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D - Interfaces with equal methods

reply "Riccardo De Agostini" <riccardo.de.agostini email.it> writes:
I tried this and it compiled and ran with not even a warning:

---cut------cut------cut------cut------cut------cut---
import c.stdio;

interface IA
{
  void DoSomething();
  void DoSomethingElse();
}

interface IB
{
  void DoSomething();
  void DoSomethingDifferent();
}

class A: IA, IB
{
  void DoSomething()
  {
    printf("Doing something..." \n);
  }

  void DoSomethingElse()
  {
    printf("Doing something else..." \n);
  }

  void DoSomethingDifferent()
  {
    printf("Doing something different..." \n);
  }
}

int main(char[][] args)
{
  A  obj = new A;
  IA a   = obj;
  IB b   = obj;

  a.DoSomething();
  a.DoSomethingElse();

  b.DoSomething();
  b.DoSomethingDifferent();

  return 0;
}

---cut------cut------cut------cut------cut------cut---

The problem is that IA and IB could have been declared by two distinct
third-party modules or libraries and the two DoSomething methods could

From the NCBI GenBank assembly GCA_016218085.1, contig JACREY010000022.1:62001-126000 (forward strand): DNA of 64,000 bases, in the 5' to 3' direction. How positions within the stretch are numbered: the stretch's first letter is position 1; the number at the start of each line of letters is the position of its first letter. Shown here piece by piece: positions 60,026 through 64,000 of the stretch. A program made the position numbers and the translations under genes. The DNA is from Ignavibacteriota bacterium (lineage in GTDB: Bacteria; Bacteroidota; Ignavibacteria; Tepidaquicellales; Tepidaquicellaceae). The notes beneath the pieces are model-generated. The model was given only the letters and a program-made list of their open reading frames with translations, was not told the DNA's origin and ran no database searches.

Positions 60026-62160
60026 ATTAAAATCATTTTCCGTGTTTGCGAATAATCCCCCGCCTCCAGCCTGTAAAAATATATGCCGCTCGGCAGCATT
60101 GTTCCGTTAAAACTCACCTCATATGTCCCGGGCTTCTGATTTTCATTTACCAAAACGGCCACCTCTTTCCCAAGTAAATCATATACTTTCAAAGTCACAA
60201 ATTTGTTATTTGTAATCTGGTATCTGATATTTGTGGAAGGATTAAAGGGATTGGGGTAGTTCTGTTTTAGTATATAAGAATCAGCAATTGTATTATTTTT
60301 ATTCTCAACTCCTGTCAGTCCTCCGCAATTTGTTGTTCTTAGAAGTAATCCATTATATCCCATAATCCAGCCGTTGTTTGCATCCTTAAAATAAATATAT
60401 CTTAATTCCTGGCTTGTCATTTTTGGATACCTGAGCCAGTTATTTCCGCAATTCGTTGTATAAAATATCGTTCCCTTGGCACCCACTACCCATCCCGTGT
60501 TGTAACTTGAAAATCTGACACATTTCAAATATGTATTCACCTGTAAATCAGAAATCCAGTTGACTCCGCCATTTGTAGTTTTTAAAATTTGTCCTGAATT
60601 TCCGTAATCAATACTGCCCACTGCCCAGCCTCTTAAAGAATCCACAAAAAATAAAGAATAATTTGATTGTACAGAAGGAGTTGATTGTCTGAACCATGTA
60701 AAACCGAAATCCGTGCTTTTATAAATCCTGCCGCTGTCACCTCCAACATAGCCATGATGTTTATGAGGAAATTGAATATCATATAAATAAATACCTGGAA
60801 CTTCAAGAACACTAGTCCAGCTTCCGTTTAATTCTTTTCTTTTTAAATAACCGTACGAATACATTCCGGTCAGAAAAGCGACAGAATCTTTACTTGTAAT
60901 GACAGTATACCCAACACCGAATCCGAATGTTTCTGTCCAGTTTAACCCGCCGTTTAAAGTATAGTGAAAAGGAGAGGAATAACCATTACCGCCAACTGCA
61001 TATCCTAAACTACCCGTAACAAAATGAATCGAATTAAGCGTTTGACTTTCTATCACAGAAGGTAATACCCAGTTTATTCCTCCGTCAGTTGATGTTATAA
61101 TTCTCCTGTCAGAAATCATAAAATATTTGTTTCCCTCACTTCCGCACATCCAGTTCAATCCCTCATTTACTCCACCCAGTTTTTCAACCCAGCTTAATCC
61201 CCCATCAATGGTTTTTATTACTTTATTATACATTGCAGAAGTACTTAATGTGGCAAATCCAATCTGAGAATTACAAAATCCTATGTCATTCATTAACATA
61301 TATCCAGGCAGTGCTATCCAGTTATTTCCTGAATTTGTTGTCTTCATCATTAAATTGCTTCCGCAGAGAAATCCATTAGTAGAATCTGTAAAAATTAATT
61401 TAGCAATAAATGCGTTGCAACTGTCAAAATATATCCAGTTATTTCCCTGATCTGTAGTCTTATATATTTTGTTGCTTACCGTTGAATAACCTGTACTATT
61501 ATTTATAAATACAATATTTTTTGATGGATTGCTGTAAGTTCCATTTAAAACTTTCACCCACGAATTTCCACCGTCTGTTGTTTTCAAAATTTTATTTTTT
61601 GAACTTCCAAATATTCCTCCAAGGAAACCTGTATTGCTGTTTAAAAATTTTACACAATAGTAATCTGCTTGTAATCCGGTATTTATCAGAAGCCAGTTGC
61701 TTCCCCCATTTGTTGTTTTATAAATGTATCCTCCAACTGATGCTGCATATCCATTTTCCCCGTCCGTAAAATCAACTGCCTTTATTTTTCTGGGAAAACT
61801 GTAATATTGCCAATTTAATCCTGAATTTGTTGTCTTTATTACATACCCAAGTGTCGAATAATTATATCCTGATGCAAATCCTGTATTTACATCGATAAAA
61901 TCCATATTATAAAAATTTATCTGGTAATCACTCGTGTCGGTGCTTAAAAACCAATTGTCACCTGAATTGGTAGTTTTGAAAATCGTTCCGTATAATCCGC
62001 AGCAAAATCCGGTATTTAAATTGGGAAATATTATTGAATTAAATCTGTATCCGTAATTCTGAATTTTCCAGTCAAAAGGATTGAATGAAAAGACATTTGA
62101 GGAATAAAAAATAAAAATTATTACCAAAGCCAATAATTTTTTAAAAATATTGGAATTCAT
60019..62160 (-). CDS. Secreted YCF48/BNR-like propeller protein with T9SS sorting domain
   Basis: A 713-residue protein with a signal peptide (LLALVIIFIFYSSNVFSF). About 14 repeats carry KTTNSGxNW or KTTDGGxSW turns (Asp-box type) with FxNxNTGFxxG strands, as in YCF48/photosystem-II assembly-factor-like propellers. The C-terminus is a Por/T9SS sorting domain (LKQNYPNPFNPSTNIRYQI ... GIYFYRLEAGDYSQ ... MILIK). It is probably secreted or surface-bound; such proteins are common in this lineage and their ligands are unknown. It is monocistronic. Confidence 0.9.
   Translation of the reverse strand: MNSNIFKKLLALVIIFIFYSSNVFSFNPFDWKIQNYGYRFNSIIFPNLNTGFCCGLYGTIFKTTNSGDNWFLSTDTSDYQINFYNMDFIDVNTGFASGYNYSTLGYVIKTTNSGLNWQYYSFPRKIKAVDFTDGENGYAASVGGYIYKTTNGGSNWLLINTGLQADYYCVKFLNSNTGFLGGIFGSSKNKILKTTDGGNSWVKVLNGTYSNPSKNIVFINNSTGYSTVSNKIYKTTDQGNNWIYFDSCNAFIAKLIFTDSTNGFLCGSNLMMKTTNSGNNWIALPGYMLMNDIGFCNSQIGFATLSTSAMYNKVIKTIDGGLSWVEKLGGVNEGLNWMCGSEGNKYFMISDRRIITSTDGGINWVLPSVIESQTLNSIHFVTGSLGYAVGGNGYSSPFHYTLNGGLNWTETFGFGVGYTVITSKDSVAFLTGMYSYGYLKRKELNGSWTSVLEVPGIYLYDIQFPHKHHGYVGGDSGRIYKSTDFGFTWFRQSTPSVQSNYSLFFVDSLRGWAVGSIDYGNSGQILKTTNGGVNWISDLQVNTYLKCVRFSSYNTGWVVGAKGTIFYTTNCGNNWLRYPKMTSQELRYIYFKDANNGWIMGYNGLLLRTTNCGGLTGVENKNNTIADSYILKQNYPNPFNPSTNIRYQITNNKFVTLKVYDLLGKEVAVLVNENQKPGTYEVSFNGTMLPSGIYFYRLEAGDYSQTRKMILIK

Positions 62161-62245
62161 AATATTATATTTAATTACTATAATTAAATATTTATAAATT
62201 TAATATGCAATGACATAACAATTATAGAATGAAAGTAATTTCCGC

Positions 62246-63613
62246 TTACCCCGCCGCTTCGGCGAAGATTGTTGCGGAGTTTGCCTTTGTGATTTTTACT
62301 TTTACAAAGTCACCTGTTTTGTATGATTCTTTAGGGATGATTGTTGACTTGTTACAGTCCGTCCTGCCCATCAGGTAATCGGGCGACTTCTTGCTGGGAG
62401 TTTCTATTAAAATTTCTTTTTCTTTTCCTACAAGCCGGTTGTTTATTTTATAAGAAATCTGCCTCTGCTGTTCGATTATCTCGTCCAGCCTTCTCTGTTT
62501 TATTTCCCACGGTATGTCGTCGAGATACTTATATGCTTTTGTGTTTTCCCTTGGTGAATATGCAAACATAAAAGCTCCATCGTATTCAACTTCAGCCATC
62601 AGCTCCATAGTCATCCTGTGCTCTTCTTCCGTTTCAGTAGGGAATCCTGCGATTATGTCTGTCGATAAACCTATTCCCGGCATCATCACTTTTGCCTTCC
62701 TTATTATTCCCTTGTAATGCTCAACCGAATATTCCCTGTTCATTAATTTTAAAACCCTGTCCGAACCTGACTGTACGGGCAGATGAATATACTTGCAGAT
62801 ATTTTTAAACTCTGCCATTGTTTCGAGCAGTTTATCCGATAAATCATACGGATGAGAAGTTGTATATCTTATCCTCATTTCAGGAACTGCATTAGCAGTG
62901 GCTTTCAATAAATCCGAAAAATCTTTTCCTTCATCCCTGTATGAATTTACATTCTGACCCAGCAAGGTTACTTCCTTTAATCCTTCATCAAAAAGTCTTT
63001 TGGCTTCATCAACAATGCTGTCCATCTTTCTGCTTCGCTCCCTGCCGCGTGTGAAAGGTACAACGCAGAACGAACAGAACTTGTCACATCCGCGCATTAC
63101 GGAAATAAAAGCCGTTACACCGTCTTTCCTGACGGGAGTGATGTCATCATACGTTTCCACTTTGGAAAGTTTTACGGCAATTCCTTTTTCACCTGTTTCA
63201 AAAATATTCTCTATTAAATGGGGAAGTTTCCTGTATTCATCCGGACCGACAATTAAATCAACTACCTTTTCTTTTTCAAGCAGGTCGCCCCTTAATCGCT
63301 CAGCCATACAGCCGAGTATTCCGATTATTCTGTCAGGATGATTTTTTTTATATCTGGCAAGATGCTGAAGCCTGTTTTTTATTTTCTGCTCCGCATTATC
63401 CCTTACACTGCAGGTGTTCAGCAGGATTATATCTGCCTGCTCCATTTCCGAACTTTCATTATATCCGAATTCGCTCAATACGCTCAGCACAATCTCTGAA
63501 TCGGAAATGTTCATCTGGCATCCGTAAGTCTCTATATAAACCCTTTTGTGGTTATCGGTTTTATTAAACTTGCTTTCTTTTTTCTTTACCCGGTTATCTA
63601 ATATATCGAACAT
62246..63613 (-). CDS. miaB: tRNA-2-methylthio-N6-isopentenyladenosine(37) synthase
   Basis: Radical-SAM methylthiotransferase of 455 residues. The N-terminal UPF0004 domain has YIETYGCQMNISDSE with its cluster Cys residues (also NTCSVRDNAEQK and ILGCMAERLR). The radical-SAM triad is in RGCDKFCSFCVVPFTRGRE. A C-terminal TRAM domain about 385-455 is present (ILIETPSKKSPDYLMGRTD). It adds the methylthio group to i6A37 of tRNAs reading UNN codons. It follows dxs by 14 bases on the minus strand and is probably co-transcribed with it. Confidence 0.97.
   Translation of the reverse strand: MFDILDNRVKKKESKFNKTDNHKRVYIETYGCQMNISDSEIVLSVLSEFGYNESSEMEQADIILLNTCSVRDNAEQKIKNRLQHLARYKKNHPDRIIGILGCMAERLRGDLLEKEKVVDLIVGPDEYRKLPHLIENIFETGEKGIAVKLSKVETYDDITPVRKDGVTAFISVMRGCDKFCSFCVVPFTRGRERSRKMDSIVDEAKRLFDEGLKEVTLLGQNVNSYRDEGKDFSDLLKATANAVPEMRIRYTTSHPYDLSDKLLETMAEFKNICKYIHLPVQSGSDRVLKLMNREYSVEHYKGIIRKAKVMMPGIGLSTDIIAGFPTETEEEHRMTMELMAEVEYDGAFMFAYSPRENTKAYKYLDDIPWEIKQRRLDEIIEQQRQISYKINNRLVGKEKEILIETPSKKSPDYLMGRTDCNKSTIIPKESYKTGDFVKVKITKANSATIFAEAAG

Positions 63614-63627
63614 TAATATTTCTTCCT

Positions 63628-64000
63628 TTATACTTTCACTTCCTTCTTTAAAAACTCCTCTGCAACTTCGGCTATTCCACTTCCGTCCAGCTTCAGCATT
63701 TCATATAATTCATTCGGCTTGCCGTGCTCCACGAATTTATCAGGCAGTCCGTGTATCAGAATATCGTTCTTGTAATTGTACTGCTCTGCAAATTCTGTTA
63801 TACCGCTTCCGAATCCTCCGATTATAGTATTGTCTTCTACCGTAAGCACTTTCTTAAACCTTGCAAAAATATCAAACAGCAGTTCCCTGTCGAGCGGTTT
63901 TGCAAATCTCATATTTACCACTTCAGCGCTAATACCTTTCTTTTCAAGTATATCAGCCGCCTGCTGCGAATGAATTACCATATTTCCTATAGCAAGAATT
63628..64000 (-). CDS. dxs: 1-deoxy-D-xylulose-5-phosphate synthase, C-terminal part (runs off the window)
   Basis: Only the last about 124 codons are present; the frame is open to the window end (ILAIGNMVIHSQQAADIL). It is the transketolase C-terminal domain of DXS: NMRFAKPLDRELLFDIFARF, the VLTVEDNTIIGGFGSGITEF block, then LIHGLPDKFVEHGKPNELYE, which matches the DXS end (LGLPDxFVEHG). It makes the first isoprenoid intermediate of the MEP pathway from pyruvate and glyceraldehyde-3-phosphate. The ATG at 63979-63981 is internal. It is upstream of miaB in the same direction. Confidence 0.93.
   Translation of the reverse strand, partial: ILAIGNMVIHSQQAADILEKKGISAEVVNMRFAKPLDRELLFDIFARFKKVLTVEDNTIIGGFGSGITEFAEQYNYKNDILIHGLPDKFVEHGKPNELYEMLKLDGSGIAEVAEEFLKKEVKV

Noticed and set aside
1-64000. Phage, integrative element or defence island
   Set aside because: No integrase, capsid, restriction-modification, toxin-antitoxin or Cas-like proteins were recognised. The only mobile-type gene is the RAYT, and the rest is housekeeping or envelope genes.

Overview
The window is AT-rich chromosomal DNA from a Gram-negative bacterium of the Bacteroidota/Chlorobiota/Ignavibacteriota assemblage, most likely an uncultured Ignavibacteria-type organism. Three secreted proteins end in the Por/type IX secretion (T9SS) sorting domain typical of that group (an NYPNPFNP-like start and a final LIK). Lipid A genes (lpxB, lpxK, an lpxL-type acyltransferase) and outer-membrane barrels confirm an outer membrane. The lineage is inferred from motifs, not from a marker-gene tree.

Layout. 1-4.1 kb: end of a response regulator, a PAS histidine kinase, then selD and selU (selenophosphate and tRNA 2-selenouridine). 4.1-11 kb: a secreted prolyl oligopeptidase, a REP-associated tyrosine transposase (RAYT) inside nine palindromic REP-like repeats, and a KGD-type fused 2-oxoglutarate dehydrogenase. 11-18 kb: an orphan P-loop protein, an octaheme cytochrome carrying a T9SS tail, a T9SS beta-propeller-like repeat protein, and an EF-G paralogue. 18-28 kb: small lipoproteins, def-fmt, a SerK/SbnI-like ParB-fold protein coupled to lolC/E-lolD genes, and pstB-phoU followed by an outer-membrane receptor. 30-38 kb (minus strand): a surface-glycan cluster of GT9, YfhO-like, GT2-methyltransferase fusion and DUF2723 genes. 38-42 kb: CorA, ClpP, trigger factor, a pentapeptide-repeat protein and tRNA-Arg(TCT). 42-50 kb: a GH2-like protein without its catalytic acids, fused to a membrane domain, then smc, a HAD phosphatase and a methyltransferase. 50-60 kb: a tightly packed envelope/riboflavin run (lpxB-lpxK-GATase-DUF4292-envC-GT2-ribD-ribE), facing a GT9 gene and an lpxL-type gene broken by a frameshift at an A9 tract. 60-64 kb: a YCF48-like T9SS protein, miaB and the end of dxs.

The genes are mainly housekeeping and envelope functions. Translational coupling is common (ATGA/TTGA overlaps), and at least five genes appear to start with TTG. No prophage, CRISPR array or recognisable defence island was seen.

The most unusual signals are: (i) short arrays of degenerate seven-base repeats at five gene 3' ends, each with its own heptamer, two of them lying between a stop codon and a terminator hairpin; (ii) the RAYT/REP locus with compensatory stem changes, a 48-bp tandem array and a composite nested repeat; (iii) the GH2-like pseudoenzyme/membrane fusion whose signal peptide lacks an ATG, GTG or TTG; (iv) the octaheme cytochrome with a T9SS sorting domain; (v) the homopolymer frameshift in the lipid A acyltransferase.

therefore have very different meanings. In such a case, it is my opinion
that a class should be required to implement two distinct DoSomething
methods, one for interface IA and one for IB.

I'd suggest a modification to the language specs, as follows:

interface D
{
  void foo();
}

class A: D
{
  void D.foo();
}

This would resolve ambiguities as the one exposed above and make the code
self-documenting with regard to which methods are there to implement an
interface (which acquires an importance once an interface is imported from
another module).

The dot as a separator is not a must, of course: it could as well be a
double colon, or even an at sign. I would rather avoid Kanji characters
though :-)

Walter, what do you think? Or is there a rationale behind DMD's behaviour,
which I did overlook?

Ric
Jul 31 2003
parent reply "Matthew Wilson" <matthew stlsoft.org> writes:
Should be rejected, and need to be explicitly defined, perhaps in the manner
you suggest.

What is certain is that, unless IA and IB are related (share a parent
interface) or one inherits from the other, their respective DoSomething()
methods are absolutely and completely different and unrelated, and cannot be
(implicitly) implemented with the same method in the derived class.

"Riccardo De Agostini" <riccardo.de.agostini email.it> wrote in message